IM000266IM000275IM000270But enough digression: I cannot say enough about the beauty of Prague. It is an incredible place and fast becoming the number one tourist attraction in Europe, thus, prepare thyselves for millions of tourists. “Must sees “in Prague, are: New AND Old Town, the castle (the view from there takes one’s breath away), a visit to the Opera House (only about $10/ticket), St Charles Bridge (on the way to the Castle) and simply walking around, taking it all in and visit numerous restaurants and pubs for local cuisine and Czech beer.

From Prague we went South to Ceske Budejovice, home of Budvar (Budweiser) beer. Google this and learn about the fights/court cases between Anheuser Busch and Budejovice for the rights to the name of Budweiser. Budejovice was fine (DO go up the tower, but be prepared for a long, steep climb on a narrow staircase), but it did not justify more than a one night’s stay. The plan was to have lunch in Cesky Krumlov the next day … on the Vltava (Moldau) river.

When we got to Krumlov, we fell in love with the place and stayed for 4 nights (see why it is vital NOT to have a rigid traveling schedule). Cesky Krumlov is my most favorite place in the whole world and I go back every other year and in 2011 I plan to stay in the castle for $24/night. Krumlov is an historic town, on UNESCO’s list, and words cannot describe the beauty of the place. It is the second most visited place in the Czech Republic (after Prague) and the only place from this country to be featured (#16) on the list of National Geographic. Krumlov is about all the wonderful restaurants, great food, good beer, wonderful locals. We were in a restaurant one night, and befriended the owner. He suggested that we travel through the wine country of the Czech Republic.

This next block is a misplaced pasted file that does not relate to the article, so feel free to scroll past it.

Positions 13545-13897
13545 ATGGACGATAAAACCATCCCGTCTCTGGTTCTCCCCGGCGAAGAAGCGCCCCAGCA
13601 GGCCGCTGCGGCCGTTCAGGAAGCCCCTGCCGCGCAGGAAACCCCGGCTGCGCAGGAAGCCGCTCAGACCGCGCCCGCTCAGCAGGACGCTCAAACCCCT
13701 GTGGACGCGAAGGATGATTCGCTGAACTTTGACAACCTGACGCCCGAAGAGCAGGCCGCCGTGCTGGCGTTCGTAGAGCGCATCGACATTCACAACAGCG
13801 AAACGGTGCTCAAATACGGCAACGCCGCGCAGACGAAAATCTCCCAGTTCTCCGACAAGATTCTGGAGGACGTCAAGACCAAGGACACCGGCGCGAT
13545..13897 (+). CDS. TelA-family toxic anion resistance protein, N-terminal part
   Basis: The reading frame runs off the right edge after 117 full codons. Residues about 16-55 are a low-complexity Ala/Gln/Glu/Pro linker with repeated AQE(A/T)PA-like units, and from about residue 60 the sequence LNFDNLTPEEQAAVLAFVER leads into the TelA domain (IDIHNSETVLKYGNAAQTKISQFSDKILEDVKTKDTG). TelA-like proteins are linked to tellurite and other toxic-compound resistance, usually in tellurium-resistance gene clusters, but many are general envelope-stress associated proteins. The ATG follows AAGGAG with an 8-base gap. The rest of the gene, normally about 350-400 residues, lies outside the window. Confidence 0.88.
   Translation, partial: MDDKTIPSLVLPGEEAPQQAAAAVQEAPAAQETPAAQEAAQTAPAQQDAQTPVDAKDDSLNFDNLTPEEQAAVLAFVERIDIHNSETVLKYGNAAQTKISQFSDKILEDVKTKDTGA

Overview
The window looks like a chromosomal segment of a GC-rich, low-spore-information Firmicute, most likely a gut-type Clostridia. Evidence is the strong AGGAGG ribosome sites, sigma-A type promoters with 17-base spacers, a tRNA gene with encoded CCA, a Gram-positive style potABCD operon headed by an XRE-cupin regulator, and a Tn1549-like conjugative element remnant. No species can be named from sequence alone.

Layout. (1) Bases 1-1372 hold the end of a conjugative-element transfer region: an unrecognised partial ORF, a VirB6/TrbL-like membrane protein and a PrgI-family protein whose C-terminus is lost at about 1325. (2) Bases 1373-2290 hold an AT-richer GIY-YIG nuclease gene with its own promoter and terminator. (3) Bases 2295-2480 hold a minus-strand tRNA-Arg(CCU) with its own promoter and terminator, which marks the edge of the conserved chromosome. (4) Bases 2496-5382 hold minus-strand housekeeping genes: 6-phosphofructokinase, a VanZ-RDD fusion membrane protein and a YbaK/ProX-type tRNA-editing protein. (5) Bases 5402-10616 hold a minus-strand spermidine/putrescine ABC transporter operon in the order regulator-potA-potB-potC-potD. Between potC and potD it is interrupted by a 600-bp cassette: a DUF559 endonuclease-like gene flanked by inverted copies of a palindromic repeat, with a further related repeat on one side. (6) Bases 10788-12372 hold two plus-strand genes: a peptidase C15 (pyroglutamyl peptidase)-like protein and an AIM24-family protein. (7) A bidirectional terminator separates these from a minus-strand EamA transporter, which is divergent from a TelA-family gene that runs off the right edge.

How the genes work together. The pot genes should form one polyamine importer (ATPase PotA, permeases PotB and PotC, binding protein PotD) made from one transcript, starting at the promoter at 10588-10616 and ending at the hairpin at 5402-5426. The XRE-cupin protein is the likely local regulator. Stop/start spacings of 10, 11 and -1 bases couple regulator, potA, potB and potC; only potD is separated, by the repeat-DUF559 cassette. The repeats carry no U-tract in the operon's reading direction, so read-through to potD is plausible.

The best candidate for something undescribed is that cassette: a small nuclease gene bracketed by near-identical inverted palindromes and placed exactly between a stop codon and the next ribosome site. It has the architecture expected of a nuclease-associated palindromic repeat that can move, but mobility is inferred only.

And that’s what we did, or attempted to do, as we got so lost and despite numerous inquiries for directions, could not find a certain road. That’s when I saw the sign that pointed towards Wien (Vienna) and off we went.

Finally, anyone who visits Prague and does not include Cesky Krumlov, is a FOOL! On my way to Krumlov in 2009, we befriended two young American women and became great friends. It was their first visit. Once we got there, they both said: “This is Europe.” We stayed at the same place (Pension Merlin) and I can highly recommend this pension ($17/night with own bathroom), as well as the owners’ other place, Hostel Merlin (on the Moldau river).